When summer comes, accidents are usually not far behind. Heavy traffic and summer fun seekers often don't mix well together, and the results could drive a hole through your wallet as well as your vacation plans if you don't have adequate insurance. Sure, your own car is insured, but what if you're driving a rental car?
Your auto insurance policy may cover the damage if you're in an accident with a rental car, say insurance experts, but it's best to check with your insurance company to make sure. You should also check on your deductible and figure out whether you can afford to pay it. Another option is a collision damage waiver through your credit card. About four out of five gold cards from Visa, MasterCard, Discover, and Express provide this coverage, but you should check before you rent. A last-resort option is to pay the damage waiver surcharge that the rental car company offers you, which can set you back as much as $13 a day.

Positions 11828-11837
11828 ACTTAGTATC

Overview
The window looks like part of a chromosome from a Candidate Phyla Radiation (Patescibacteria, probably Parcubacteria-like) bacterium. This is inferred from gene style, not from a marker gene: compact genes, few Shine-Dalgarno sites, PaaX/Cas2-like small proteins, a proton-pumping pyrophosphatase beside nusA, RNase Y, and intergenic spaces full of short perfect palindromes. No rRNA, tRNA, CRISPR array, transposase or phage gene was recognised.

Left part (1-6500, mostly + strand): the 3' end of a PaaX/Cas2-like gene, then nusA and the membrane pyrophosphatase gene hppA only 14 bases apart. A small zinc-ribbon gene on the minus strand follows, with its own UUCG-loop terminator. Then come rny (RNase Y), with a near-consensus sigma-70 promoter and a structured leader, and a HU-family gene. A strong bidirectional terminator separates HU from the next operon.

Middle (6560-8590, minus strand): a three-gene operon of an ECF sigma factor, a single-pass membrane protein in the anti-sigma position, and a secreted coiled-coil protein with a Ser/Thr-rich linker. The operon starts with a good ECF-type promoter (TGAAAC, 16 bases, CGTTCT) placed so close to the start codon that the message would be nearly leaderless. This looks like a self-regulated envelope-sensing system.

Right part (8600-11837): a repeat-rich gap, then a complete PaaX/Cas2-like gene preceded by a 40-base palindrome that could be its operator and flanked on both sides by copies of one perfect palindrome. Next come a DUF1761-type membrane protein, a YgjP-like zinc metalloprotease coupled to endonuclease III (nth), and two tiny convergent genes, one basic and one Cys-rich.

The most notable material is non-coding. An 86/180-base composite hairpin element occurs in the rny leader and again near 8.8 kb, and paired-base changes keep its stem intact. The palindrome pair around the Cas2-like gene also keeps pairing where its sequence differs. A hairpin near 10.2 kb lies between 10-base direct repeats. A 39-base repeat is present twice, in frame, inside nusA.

If your summer travel takes you out of the country, an insurance policy that covers medical care can be invaluable. Most health insurance policies offer meager coverage in foreign countries, so you should review your policy to see exactly what's covered. To fill any gaps, a travel insurance policy can give you an extra measure of protection. Without it, you could be asked to pay for medical service out of pocket or even be denied treatment. You can get travel insurance from a travel agent or at a number of online sites, but policy terms can vary widely, so check the fine print to make sure you're getting what you want.